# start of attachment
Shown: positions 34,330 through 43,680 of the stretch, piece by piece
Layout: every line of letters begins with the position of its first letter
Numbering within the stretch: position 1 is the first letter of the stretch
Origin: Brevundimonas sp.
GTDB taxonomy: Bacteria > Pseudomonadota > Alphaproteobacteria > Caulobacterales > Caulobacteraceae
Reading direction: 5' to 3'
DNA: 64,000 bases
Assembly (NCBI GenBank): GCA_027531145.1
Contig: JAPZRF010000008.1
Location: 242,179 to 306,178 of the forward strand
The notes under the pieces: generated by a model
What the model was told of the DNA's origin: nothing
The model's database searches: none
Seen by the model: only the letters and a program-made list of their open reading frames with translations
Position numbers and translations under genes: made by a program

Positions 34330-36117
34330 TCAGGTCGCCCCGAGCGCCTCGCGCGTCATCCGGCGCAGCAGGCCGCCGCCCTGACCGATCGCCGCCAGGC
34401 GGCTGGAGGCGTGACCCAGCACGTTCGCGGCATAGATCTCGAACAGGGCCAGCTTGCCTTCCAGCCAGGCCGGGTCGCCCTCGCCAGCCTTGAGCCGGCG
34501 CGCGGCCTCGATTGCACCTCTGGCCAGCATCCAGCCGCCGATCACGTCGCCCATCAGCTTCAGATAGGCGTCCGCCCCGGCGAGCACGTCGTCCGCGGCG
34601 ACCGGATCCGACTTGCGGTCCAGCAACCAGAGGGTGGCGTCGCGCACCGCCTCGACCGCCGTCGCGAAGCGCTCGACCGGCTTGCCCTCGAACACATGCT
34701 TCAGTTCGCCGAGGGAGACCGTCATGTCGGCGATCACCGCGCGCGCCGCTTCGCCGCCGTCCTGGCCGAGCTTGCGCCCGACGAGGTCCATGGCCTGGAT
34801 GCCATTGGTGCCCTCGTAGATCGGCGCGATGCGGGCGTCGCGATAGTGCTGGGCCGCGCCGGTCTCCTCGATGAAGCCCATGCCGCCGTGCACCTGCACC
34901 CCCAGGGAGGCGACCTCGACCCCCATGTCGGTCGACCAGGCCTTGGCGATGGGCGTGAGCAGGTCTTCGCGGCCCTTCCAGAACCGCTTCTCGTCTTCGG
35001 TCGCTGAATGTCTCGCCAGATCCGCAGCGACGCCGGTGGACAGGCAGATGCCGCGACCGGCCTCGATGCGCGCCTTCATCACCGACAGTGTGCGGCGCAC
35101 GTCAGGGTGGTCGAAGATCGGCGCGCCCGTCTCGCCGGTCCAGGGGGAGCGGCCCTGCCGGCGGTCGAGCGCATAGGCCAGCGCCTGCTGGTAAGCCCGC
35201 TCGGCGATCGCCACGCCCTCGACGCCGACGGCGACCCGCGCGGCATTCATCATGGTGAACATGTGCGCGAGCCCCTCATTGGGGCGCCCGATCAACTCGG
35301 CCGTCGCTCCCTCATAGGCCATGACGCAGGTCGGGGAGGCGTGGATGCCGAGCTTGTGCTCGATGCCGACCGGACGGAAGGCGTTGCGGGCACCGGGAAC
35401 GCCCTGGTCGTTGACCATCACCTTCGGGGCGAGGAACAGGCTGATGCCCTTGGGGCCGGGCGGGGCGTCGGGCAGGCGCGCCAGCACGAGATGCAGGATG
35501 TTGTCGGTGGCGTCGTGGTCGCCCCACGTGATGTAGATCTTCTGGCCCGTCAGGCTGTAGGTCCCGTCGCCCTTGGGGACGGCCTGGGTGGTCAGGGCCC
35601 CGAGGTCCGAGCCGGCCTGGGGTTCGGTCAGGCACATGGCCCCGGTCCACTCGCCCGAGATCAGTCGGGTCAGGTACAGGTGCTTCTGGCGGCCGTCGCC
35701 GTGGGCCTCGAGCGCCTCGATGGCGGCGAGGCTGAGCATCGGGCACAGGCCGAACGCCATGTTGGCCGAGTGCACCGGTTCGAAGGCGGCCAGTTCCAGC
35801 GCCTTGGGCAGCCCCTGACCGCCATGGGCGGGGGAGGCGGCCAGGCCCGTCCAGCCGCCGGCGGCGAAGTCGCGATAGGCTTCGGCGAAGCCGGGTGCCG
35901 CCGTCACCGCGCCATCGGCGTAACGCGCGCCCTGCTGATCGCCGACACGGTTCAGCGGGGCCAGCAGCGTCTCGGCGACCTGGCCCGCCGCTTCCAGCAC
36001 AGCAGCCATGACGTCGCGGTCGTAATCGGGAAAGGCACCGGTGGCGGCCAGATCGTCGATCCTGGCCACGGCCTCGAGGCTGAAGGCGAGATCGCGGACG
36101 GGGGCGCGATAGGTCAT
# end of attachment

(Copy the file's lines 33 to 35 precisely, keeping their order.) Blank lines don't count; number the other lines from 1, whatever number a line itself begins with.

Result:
35901 CCGTCACCGCGCCATCGGCGTAACGCGCGCCCTGCTGATCGCCGACACGGTTCAGCGGGGCCAGCAGCGTCTCGGCGACCTGGCCCGCCGCTTCCAGCAC
36001 AGCAGCCATGACGTCGCGGTCGTAATCGGGAAAGGCACCGGTGGCGGCCAGATCGTCGATCCTGGCCACGGCCTCGAGGCTGAAGGCGAGATCGCGGACG
36101 GGGGCGCGATAGGTCAT